Friday, January 21, 2011

It's a No Brainer

While driving home this evening I heard a story on NPR about military veterans with traumatic brain injuries sustained in combat being unable to receive cognitive rehabilitation therapy. It seems the pentagon has decided that the therapy is experimental, unproven and more to the point too expensive. Of course when asked directly their spokesman denies that cost is in any way a consideration. Such denials amount to the pentagon urinating on these veterans and telling them it’s raining.

With the rare exception like the world wars where we were responding to evil on a massive scale I have always felt that at best war is a failure of leadership and diplomacy and often and at worst something fought for profit, power and prestige. In America we have fallen into the habit of squandering the flower of our youth in meaningless and immoral wars fought not by the whole country but rather by the very small percentage of young people we are willing to sacrifice on the altar of depraved indifference. It is an undeniably idiotic waste of life that serves no purpose and obtains no result that could not have been achieved peacefully.

This rant however is not about the futility and stupidity of war and the immorality of those who send our children off to die uselessly. Rather it is about the debt we owe those patriots who having drunk the cool aid, placed their hand over their heart and swore to do or die for mom and apple pie. The lucky ones come home unscathed physically, mentally or emotionally. The unlucky come home in a box or with life altering wounds to their bodies or minds or both. Their lives are forever changed and the challenges they must overcome in pursuit of a normal quality of life are enormous.

Behind them on battlefields most of us will never see they have left limbs, blood and brain power. Those who are critically wounded face a life far different from the one they could have had if they had ignored the call of their country. Their lives and the lives of their families and friends are forever changed and not for the better. Simple task like eating, bathing, dressing oneself and mobility become obstacles to overcome and challenges to master.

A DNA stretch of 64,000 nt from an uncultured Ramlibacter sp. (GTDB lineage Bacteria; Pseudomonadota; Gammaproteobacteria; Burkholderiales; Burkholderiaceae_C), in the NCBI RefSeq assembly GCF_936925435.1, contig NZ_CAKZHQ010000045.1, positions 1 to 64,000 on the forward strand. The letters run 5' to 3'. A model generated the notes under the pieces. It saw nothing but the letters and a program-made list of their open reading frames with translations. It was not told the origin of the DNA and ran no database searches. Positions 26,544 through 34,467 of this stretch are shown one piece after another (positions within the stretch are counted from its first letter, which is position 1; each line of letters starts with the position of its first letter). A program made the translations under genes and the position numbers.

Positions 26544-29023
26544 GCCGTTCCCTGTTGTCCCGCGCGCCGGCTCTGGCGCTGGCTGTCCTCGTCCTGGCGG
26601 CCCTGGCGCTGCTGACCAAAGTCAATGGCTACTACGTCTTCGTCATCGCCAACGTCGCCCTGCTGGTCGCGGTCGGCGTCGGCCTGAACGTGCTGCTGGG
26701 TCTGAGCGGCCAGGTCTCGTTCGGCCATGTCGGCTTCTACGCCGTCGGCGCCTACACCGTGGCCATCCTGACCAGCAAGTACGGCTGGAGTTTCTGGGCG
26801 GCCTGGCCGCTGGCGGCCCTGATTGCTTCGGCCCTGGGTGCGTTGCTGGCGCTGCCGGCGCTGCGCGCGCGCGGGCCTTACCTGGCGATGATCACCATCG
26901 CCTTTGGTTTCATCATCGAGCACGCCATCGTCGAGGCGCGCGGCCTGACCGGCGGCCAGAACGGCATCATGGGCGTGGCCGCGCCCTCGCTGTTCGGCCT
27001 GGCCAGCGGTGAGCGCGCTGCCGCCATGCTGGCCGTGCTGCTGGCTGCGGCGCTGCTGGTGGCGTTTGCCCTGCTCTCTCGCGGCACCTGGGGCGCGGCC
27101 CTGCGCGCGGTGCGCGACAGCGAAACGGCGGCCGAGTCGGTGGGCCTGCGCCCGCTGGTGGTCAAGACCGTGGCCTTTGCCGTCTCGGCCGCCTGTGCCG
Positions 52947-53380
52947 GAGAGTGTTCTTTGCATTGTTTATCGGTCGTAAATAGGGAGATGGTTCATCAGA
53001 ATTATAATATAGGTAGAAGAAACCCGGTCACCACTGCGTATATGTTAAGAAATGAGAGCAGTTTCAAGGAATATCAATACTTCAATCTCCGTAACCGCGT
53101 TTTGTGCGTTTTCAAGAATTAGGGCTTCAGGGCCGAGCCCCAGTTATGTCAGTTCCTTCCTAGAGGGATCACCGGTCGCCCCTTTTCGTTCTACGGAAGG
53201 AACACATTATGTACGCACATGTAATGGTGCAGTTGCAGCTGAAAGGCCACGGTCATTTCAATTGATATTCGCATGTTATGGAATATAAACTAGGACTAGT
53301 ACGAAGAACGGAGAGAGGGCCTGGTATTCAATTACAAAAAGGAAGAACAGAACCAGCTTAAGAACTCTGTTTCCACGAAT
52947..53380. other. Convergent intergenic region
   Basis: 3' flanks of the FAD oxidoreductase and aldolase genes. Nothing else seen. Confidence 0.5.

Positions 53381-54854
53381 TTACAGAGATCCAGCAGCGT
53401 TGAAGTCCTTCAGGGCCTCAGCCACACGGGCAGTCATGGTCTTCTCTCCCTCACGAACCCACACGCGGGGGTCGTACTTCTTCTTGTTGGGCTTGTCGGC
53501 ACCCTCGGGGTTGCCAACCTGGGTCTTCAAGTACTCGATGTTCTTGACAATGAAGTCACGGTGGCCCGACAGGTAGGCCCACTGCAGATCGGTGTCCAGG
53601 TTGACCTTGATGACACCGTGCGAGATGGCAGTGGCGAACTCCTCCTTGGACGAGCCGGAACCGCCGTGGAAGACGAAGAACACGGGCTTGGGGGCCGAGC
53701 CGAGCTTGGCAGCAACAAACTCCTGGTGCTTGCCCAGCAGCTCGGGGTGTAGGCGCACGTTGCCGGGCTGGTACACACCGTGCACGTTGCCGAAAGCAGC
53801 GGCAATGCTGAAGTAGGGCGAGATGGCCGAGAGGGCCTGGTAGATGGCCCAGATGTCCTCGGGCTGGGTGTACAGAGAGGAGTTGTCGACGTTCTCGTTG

Playing with one’s children can be limited or impossible if one can still have them. In some cases love making, bus riding and counting change are all on the other side of a hill that looks like a mountain. The normal activities of daily living that the rest of us still take for granted have for many veterans become onerous, difficult and sometimes impossible. Some even hopefully most will be embraced by their families, friends and communities. They will be cared for, advocated for and loved by their loved ones with differing degrees of success and reintegration into their former lives.

Some won’t have families to return to and some will lose loved ones who cannot deal with the new reality they face. Beyond counseling there is not much anyone can do about the effects their injuries have on their relationships. It is unconscionable though that we might stand by while they are deprived of any and all therapies, treatments and modalities of recovery and rehabilitation that might ease their pain and improve their quality of life.

They have put their lives on the line and been willing to make the ultimate sacrifice of losing their lives for us. How can we not go to any limit or bear any cost necessary to restoring the highest possible quality of life to these willing heroes who have given so much in our name. Experimental or not if the proscribed therapy has a one percent chance of restoring cognitive or physical function to the least degree we owe it to these men and woman. Two wrongs do not a right make. We were wrong to send them off to war in the first place. Lets not compound that by refusing to care for their wounds now.

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